• MIPS 2018—PI: First, Meet Promoting Interoperability’s Base Score Requirements

    Written By: Rebecca Hancock, Flora Lum, MD, Chris McDonagh, Cherie McNett, Jessica Peterson, MD, MPH, and Sue Vicchrilli, COT, OCS

    This content was excerpted from EyeNet’s MIPS 2018; also see the Academy’s MIPS hub page


    First, you must achieve full marks for the promoting interoperability (PI) base score, which is worth 50% of the maximum PI score. To be successful with this core level of PI participation, you must perform (or claim exclusions for) all the base score measures.

    Tackle either 4 or 5 base measures, depending on which measure set you use:

    • The 2018 PI transition measure set includes 4 base score measures (see Table 15 [PDF]).
    • The PI measure set includes 5 base score measures (see Table 16 [PDF]).

    Report the Security Risk Analysis base score measure by submitting a “yes.” You will be attesting that you conducted or reviewed a security risk analysis, implemented security updates as necessary, and corrected security deficiencies as part of your risk management process. You need to attest “yes” to successfully report this measure.

    Other base score measures involve reporting a numerator and denominator. For the e-Prescribing measure, for example, the denominator is the number of prescriptions written for drugs during the performance period and the numerator is the number of those prescriptions that were 1) generated, 2) queried for a drug formulary, and 3) transmitted using a certified EHR. You need a numerator of at least 1 to successfully report a base score measure. A numerator greater than 1 won’t improve your base score; however, for those base score measures that are also performance score measures, a numerator greater than 1 could improve your performance score.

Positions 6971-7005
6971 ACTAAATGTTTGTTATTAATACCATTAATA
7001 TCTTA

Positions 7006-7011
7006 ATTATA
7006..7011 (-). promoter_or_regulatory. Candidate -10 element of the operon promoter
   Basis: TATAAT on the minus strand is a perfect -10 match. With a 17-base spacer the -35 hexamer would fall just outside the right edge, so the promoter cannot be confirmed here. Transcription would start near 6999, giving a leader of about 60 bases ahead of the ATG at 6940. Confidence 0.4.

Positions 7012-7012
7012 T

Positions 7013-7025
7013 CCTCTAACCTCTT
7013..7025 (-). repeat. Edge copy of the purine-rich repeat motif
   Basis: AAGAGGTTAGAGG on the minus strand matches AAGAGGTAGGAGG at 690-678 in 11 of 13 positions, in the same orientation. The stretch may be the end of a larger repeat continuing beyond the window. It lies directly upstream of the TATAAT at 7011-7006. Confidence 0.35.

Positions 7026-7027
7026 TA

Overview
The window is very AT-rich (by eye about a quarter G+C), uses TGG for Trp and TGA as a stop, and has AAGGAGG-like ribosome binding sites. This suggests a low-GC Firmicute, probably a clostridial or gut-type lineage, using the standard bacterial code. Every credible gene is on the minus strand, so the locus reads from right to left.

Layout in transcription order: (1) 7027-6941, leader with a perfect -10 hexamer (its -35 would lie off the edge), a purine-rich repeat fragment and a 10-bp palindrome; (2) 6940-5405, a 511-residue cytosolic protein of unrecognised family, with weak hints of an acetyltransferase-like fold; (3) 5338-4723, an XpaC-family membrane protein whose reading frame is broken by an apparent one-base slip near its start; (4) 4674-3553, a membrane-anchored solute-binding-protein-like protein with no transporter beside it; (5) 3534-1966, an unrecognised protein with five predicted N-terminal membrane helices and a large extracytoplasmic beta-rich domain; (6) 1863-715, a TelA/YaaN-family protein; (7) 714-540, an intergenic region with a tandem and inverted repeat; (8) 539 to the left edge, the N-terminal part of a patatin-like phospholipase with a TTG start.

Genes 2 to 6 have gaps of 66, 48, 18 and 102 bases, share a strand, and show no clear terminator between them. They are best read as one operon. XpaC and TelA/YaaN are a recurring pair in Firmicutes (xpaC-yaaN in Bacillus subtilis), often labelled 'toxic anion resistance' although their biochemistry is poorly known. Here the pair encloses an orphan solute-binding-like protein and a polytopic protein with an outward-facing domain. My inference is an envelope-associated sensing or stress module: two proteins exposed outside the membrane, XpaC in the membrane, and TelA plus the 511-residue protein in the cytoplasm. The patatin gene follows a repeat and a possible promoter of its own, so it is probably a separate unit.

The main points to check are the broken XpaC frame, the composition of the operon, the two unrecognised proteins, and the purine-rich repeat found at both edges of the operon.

Exclusions are available for some base score measures. Some clinicians are seldom involved in transfers of care or referrals, while there are clinicians in some specialties who write few, if any, prescriptions. CMS recognized this and, late last year, updated the rules to allow such clinicians exclusions to 2 of the 2018 PI transition measures and 3 of the PI measures (see Exclusions Available for Some Base Score Measures).

    The base score is all or nothing (0% or 50%)—and if it is 0%, your entire PI score is 0%. To earn the full base score of 50%, successfully report—or, in some cases, obtain an exclusion for—each of the base score measures in the measure set that you are reporting. If you don’t, you will score 0% for both the base score and the overall PI score.

    Editor’s note: A base score of 50% doesn’t indicate that you only got half of the points available for the base score; 50% is the maximum possible base score and represents 50%.

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    Previous: PI: Getting Started With Promoting Interoperability: CEHRT, 2 Measure Sets, and Different Levels of Participation.

    Next: PI: Exclusions Available for Some Base Score Measures.

    Note: Meeting regulatory requirements is a complicated process involving continually changing rules and the application of judgment to factual situations. The Academy does not guarantee or warrant that regulators and public or private payers will agree with the Academy’s information or recommendations. The Academy shall not be liable to you or any other party to any extent whatsoever for errors in, or omissions from, any such information provided by the Academy, its employees, agents, or representatives.

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